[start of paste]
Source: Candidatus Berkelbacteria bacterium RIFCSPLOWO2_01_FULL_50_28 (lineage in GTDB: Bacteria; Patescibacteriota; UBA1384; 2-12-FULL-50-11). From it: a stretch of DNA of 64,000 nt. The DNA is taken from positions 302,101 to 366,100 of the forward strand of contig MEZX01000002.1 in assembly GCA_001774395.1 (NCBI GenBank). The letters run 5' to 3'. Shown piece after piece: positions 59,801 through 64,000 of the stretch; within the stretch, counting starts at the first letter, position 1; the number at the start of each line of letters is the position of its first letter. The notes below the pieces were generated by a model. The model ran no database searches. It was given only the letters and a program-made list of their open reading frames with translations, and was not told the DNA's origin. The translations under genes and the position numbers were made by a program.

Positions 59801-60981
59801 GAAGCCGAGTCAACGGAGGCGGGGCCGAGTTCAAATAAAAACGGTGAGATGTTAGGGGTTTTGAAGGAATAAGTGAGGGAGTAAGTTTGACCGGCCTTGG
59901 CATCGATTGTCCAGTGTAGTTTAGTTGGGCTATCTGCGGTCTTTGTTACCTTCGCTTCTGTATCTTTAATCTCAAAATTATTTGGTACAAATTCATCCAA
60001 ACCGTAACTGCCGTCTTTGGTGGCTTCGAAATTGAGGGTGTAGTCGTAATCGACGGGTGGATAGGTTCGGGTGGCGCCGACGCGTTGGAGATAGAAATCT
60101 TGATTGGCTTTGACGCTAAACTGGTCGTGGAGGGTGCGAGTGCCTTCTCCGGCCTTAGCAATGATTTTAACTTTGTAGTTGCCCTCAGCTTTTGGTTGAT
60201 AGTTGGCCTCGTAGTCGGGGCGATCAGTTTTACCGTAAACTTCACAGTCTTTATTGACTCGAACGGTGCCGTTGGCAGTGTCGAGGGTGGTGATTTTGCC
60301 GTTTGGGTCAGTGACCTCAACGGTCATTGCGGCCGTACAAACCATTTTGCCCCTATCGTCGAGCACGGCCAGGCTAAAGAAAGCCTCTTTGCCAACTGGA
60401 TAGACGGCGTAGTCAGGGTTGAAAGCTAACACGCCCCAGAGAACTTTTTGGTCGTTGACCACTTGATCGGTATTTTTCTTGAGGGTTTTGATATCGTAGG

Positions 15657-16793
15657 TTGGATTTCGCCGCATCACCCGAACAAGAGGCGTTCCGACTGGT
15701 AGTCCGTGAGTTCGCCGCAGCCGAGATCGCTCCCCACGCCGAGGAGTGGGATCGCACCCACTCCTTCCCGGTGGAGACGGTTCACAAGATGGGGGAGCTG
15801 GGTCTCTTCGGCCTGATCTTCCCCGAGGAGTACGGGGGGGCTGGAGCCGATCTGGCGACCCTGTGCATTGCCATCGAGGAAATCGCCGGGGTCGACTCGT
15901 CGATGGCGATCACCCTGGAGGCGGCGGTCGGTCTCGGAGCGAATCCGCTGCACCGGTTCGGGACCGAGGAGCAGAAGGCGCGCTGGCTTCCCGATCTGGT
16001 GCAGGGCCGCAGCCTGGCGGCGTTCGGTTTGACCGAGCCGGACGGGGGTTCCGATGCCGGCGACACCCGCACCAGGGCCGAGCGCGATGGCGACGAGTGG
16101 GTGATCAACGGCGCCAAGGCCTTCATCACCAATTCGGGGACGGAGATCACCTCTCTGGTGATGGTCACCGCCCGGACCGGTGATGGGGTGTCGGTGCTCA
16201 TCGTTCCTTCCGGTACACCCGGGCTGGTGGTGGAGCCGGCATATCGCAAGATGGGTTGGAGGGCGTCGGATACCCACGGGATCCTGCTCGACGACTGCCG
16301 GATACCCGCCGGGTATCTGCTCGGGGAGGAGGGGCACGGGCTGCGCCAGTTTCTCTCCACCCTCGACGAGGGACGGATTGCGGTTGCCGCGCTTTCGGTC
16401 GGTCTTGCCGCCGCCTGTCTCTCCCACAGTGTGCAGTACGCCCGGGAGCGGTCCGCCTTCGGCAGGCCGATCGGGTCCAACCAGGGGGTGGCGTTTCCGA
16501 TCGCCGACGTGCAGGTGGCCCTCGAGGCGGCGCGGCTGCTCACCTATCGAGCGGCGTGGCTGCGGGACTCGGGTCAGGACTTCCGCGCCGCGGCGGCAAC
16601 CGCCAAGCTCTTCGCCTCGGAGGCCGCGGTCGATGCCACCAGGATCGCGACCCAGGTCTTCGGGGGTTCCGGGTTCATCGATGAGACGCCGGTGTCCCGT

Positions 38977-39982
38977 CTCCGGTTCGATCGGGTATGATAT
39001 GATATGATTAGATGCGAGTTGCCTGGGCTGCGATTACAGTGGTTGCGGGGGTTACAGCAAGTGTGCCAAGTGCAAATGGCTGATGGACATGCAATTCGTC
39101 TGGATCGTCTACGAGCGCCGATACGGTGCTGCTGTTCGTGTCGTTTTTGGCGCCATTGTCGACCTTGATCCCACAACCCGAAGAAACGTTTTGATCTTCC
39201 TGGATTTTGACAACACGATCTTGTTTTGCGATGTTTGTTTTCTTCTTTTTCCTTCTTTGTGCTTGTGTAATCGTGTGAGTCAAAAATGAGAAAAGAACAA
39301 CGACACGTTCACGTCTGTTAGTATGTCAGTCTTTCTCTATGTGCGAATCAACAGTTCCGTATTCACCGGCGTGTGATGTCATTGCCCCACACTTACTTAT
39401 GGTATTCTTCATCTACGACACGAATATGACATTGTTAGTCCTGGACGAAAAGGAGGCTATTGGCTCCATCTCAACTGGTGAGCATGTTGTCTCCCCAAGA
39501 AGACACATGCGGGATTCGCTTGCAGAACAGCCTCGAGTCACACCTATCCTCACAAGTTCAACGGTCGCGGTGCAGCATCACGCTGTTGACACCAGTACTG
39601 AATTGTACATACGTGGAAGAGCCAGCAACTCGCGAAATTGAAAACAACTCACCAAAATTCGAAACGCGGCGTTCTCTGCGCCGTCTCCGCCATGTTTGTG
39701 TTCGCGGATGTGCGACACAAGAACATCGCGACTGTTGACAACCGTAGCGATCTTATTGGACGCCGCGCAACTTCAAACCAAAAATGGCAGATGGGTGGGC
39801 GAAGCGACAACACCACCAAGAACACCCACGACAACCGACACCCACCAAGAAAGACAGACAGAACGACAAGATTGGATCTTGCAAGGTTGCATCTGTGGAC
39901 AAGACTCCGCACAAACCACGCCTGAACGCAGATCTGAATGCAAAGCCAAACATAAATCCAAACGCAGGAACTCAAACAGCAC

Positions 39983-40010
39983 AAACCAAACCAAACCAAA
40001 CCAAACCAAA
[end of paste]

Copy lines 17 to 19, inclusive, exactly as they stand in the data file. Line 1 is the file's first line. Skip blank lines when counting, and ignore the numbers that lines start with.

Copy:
16201 TCGTTCCTTCCGGTACACCCGGGCTGGTGGTGGAGCCGGCATATCGCAAGATGGGTTGGAGGGCGTCGGATACCCACGGGATCCTGCTCGACGACTGCCG
16301 GATACCCGCCGGGTATCTGCTCGGGGAGGAGGGGCACGGGCTGCGCCAGTTTCTCTCCACCCTCGACGAGGGACGGATTGCGGTTGCCGCGCTTTCGGTC
16401 GGTCTTGCCGCCGCCTGTCTCTCCCACAGTGTGCAGTACGCCCGGGAGCGGTCCGCCTTCGGCAGGCCGATCGGGTCCAACCAGGGGGTGGCGTTTCCGA